First Responders from Latin America and the Caribbean (GRULAC) learned the principles of chemical emergency response for incidents involving chemical warfare agents and toxic industrial chemicals during an online course held from 21 to 25 June. The Organisation for the Prohibition of Chemical Weapons (OPCW) conducted the training with the support of the Costa Rica National Authority and the Hazardous Materials Unit of the Costa Rica Fire Brigade.
The Coordinator of the National Authority for the Prohibition of Chemical Weapons of Costa Rica (ANAQ), Ms Xiomara Jiménez, stated: “For states in Latin America and the Caribbean, it is essential to build capacity to respond to emergencies involving chemical warfare agents and other toxic substances. In doing so, we fulfil obligations under Article X of the Chemical Weapons Convention on assistance and protection against chemical weapons. Training activities allow participants to exchange experiences, practices, and procedures as part of continuous professional development. Through its Hazardous Materials Unit, the Fire Department of Costa Rica will continue supporting the National Authority of Costa Rica and the OPCW Technical Secretariat in further professional training of chemical emergency responders.”
OPCW’s Special Advisor on Assistance and Protection, Mr Shawn DeCaluwe, reaffirmed the Organisation’s commitment to assist Member States in protecting their populations against chemical warfare agents and toxic industrial chemicals. He stressed: “The longstanding cooperation between the Government of Costa Rica and the OPCW has considerably advanced regional emergency response capacities under Article X.”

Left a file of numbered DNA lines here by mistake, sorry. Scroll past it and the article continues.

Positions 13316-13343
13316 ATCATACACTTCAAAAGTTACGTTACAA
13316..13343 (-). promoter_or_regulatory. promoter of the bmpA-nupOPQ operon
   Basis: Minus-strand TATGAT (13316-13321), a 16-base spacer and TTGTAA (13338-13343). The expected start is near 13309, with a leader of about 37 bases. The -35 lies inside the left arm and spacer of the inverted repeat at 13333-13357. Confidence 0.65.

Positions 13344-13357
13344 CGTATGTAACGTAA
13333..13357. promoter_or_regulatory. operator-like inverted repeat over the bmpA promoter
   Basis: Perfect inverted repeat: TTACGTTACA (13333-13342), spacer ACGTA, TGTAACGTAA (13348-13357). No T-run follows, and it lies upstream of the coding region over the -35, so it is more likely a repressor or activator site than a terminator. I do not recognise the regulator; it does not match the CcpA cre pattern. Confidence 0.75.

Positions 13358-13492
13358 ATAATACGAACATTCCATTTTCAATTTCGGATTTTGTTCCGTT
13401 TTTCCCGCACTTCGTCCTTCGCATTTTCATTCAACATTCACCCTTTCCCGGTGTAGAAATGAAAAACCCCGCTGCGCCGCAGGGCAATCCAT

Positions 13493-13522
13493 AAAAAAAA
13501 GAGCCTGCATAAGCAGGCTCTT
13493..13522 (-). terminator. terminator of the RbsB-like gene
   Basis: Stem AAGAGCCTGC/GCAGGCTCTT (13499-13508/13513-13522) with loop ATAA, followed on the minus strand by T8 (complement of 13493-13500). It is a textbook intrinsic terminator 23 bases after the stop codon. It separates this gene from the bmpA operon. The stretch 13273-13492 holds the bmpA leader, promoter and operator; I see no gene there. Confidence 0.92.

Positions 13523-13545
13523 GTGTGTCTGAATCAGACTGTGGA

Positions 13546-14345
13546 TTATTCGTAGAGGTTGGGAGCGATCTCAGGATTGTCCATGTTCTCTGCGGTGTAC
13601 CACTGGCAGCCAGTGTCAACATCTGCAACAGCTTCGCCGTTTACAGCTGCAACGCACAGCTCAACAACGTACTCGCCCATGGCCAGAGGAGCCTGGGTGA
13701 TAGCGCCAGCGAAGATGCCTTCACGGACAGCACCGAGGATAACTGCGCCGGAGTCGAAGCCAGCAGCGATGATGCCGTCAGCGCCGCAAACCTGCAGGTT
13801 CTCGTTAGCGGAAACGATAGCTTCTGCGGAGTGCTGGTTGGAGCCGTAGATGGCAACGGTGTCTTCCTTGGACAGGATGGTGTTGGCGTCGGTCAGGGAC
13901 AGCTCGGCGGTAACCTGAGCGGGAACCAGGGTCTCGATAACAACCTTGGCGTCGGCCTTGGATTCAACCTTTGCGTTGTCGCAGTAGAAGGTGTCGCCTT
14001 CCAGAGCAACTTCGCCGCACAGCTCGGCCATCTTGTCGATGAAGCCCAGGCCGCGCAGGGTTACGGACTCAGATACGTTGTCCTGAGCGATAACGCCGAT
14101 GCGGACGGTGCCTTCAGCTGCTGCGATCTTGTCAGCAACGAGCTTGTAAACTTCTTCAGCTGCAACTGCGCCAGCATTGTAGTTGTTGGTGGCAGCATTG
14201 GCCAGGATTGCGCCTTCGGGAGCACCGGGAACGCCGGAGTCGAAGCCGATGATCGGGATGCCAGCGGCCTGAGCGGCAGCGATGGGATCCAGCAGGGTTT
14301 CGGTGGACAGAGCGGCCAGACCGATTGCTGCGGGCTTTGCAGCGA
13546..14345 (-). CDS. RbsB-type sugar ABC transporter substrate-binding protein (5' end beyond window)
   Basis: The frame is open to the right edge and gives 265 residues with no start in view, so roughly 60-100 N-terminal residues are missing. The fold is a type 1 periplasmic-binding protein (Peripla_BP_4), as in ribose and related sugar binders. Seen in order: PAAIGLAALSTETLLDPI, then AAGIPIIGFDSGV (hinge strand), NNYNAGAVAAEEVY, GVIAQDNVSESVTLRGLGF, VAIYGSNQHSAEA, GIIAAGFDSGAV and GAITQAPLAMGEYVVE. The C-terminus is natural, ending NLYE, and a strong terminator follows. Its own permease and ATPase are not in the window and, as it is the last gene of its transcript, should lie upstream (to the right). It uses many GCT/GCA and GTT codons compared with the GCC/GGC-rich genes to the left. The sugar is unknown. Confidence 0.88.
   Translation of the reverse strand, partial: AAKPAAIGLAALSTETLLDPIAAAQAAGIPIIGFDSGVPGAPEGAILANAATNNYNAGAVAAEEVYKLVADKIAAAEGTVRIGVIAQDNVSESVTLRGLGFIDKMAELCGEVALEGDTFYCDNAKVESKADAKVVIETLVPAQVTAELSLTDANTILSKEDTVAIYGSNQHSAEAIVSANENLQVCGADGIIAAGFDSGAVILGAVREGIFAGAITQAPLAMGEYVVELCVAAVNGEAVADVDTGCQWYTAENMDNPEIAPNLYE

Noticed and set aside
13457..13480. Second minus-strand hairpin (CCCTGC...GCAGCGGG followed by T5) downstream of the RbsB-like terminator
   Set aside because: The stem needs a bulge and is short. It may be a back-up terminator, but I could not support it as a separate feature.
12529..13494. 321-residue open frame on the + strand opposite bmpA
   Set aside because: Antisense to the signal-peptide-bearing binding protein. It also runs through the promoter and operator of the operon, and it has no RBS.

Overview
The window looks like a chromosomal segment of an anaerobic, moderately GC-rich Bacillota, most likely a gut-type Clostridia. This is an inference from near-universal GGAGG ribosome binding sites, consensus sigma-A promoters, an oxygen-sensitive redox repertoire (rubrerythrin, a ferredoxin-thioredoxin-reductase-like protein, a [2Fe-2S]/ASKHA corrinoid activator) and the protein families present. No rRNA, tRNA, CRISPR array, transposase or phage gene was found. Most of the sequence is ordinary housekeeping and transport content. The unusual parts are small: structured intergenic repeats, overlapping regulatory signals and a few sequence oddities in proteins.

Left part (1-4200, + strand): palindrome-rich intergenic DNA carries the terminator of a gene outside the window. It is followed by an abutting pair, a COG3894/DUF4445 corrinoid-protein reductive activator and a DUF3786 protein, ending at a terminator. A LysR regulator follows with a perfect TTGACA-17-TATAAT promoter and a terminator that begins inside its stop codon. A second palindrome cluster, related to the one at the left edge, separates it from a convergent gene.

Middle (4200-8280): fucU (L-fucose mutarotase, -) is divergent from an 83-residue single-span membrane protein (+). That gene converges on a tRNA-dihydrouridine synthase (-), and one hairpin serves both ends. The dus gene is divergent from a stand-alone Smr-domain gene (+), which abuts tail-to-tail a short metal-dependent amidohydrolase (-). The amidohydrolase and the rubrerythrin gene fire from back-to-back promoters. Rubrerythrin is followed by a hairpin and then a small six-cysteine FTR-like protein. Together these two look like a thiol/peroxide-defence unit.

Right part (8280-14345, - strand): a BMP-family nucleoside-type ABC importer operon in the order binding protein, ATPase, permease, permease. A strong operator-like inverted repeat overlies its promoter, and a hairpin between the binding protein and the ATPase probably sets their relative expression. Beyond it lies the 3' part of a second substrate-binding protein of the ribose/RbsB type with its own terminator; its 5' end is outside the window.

The training covered a range of topics, including types and characteristics of chemical warfare agents and industrial chemicals, incident command, personal protection, sampling, detection and identification, and decontamination.
The 77 participants, both military and civilian professionals, came from a variety of response backgrounds, including civil defence, hazmat equipment firefighters, as well as chemical, biological, radiological and nuclear defence (CBRN) military units. They represented the following 11 OPCW Member States: Argentina, Bolivia, Brazil, Chile, Colombia, Ecuador, Nicaragua, Paraguay, Peru, Uruguay, and Venezuela.
This was the second online edition of this training supported by Government of Costa Rica, and the ninth online course for OPCW Member States from Latin America and the Caribbean (GRULAC) since the onset of the Covid-19 pandemic, organised in support of the full and effective implementation of Article X (Assistance and Protection against Chemical Weapons) of the Chemical Weapons Convention.
As the implementing body for the Chemical Weapons Convention, the OPCW, with its 193 Member States, oversees the global endeavour to permanently eliminate chemical weapons. Since the Convention’s entry into force in 1997, it is the most successful disarmament treaty eliminating an entire class of weapons of mass destruction.
Over 98% of all declared chemical weapon stockpiles have been destroyed under OPCW verification. For its extensive efforts in eliminating chemical weapons, the OPCW received the 2013 Nobel Peace Prize.